Philippe de Castaigne, merchant in Mérignac
Inspired by his ancestor Gabriel de Castaigne, who was a councillor and chaplain to the King Henry IV (1589-1610) and Louis XIII (1610-1643) and was an important alchemist who had written ‘de l’Or potable’ in 1611, Philippe de Castaigne started distilling in 1705. This family was of Italian descent and came to France (Bordeaux) in the beginning of the 16th century. Some years later in this same century a branch of the family moved to Bassac. They possessed 45 hectares of land in the Premiers Fins Bois area near Jarnac, now considered one of the finer fins bois areas. From the early 17th century till the mid-19th century they were foremost notary, attorney and medics and it wasn’t until 1860 that the brand name Philippe de Castaigne was introduced.
The cognacs they produced were much appreciated by the connoisseurs for their roundness, fruity and finesse. They possessed character and authenticity.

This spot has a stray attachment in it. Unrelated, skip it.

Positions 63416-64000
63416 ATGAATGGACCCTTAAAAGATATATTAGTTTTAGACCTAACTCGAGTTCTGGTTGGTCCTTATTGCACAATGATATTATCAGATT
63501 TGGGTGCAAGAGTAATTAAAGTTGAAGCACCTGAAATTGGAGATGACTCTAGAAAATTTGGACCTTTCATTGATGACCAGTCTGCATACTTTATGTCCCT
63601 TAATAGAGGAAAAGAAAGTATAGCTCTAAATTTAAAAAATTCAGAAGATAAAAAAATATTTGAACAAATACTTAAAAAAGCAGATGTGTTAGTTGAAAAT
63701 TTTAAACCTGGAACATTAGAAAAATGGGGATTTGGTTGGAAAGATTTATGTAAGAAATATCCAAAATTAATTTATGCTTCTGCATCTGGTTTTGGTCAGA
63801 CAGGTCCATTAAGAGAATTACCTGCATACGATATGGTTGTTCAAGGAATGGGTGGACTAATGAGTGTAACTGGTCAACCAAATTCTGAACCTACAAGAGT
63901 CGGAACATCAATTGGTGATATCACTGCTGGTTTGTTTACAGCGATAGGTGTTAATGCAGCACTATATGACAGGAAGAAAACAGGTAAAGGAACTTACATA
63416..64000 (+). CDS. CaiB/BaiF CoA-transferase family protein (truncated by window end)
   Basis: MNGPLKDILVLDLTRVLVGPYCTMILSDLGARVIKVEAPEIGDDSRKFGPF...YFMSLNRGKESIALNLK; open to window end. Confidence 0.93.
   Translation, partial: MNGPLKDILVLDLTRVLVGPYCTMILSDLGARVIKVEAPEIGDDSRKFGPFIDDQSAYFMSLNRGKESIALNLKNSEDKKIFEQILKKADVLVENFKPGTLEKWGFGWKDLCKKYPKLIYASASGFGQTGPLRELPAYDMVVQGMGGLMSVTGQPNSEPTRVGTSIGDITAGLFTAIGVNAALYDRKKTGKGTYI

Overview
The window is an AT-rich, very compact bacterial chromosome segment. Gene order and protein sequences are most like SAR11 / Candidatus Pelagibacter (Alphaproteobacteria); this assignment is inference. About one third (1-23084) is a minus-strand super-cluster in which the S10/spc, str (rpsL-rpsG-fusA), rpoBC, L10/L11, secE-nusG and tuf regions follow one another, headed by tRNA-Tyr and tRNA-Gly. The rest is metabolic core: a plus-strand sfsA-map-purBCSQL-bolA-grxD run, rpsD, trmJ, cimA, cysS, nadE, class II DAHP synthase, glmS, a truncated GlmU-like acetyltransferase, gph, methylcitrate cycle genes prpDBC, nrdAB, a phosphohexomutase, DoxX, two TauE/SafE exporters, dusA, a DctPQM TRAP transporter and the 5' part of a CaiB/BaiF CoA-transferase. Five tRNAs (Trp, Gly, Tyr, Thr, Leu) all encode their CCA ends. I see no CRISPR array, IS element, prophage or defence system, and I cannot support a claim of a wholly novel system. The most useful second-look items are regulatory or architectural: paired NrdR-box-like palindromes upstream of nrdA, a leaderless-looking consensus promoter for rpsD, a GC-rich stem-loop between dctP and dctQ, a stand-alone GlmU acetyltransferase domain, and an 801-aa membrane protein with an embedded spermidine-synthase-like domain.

When René Castaigne only had daughters, one of them – Odette – married to Pierre Vallantin-Dulac. Their son Philippe Vallantin Dulac married to Sabine Peyrelongue, great-granddaughter of Robert Delamain. They bought the Logis de Lafont in Mérignac in 1972.
He bought the old Favraud company in 1985.
They had five alambics, but besides using their own harvest they also bought cognacs from other companies.
Sadly Vallantin-Dulac went bankrupt in 1994.
Now and again some very old cognacs of Philippe de Castaigne appear on the market, notably on auctions. The 1850 vintage, which is a folle blanche grande champagne, being one of them.
(logo and old label)